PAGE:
Earlier this week Russia Profile published an interesting piece about a new law being pushed by President Dmitry Medvedev to empower the Federation Council to handpick judges for the Constitutional Court. Clearly the potential for rule of law to become successfully consolidated depends greatly upon such judicial rules of appointments, procedures for removal, and other norms of operation which reinforce independence and create a buffer between the judiciary and the executive. Ideally, a reformer would like to see Russian judges undergo a vetting process before a legislative committee (with the assumption that perhaps one day the Duma will have more than just one party). That said, the previous closed-doors procedure of appointing judges by the court itself wasn’t much better, but it is disappointing to see the gap between the president’s rhetoric and reality grow a little wider.
Yet the idea that the president’s appointment of the chairman of the Constitutional Court through the body of the Council Federation means tighter control of the judiciary is nothing new. This control already seems to exist, according to Larissa Efimova, a legal advisor to the State Duma. “The members of the Constitutional Court are also picked by the president, so he could have indirect influence on the chairman of the court, which is what happened before. But the president also has an effect on the decisions that are made by the chairman,” she said. The argument supporting this view is that the Russian authorities already have a lot of control over the decisions of the judiciary. The Yukos case is a prime example of a case in which the judges were criticized for being politically influenced in their verdicts.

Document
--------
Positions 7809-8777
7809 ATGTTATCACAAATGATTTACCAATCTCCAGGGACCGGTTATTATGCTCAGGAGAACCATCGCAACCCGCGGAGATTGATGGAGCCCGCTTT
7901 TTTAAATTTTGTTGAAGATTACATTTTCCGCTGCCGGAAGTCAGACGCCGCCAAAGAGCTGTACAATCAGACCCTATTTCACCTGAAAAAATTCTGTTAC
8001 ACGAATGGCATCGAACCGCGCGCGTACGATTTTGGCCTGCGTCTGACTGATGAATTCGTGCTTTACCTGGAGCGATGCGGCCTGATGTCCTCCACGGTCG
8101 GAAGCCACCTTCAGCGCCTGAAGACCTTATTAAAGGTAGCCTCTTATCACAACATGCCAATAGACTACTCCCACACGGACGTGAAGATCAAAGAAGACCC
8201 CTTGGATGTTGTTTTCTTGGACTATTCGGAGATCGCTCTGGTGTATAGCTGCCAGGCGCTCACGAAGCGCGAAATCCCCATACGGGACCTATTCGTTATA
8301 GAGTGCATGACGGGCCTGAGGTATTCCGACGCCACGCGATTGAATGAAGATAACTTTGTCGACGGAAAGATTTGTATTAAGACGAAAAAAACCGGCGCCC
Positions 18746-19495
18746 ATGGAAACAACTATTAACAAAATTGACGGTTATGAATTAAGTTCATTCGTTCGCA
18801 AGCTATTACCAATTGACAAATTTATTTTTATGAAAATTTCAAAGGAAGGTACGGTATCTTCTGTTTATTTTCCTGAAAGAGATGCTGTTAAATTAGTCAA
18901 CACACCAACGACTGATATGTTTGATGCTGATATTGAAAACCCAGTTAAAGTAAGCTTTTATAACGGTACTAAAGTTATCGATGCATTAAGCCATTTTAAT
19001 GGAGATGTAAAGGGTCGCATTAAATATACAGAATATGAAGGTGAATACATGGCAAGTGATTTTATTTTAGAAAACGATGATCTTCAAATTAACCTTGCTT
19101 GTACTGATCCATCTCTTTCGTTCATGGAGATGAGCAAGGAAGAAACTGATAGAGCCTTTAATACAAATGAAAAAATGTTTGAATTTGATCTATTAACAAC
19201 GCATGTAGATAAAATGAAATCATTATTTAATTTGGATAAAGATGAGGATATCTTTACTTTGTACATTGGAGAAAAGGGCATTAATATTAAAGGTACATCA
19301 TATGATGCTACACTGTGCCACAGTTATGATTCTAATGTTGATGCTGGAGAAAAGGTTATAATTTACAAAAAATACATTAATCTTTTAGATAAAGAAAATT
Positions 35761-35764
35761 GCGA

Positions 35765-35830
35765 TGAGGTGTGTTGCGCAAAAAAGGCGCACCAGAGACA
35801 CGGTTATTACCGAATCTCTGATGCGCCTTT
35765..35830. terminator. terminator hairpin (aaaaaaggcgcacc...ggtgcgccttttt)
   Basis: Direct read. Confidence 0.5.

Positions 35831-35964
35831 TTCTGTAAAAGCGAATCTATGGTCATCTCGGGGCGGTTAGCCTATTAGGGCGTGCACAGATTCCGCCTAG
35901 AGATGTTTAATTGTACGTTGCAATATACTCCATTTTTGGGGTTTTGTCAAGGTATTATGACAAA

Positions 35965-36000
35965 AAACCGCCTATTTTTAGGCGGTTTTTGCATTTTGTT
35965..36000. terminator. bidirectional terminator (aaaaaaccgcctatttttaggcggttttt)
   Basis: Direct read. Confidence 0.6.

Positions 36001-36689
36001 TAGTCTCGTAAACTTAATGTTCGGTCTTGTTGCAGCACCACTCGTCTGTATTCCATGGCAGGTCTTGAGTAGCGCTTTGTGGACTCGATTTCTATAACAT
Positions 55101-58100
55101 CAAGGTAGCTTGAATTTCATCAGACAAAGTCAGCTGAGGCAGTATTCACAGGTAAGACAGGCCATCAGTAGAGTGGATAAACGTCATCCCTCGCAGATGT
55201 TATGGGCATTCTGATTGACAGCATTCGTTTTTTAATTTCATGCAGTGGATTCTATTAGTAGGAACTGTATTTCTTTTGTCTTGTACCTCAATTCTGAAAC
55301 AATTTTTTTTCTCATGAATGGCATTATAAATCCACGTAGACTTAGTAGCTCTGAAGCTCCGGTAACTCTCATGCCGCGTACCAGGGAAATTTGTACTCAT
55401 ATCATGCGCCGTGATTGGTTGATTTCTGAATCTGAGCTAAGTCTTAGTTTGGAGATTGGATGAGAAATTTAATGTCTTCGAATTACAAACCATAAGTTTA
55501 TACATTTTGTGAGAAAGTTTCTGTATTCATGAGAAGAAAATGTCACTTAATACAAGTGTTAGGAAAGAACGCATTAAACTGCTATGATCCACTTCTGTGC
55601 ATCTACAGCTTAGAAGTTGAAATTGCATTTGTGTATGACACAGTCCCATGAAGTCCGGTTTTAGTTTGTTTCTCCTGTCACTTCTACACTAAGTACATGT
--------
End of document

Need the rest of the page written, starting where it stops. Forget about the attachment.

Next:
This proposed change to the procedure of appointing the chairman in theConstitutional Court comes after a series of apparently liberal movesby president Medvedev and his representatives in the legal sphere.Anton Ivanov, the chairman of the Supreme Arbitration Court of theRussian Federation and a close ally of Medvedev, recently proposed tointroduce an examination for judges, which would test their knowledgeand professionalism. These examinations would be monitored by lawyers,and the examinations would be kept as records for the whole duration ofthe judges’ careers. Another “liberal” move by the same man, Ivanov,was the dismissal of Judge Lyudmila Maykova on charges of corruption.
These motions, along with the president’s anti-corruption rhetoric andthe disclosure of government members’ financial details (includingthose of their immediate family), signaled that the country was movingin a more democratic, or at least more transparent, direction. Theproposed new measure would seem to undermine the independence of thejudiciary and the authority of the judges at the Constitutional Court,the key tenets of the “rule of law” state Medvedev is supposed to bebuilding.Petrov thinks that this proposal is not at all surprising. “I do notsee any liberal actions from the president. I see liberal sayings, butthese are not at all turning into actions,” he said. In his opinion,the political image of the president as more liberal is meaningless,since it is not mirrored by liberal reforms. The proposed change ofprocedures in question is an example of an anti-liberal action, and inPetrov’s view entirely in keeping with Medvedev’s past record.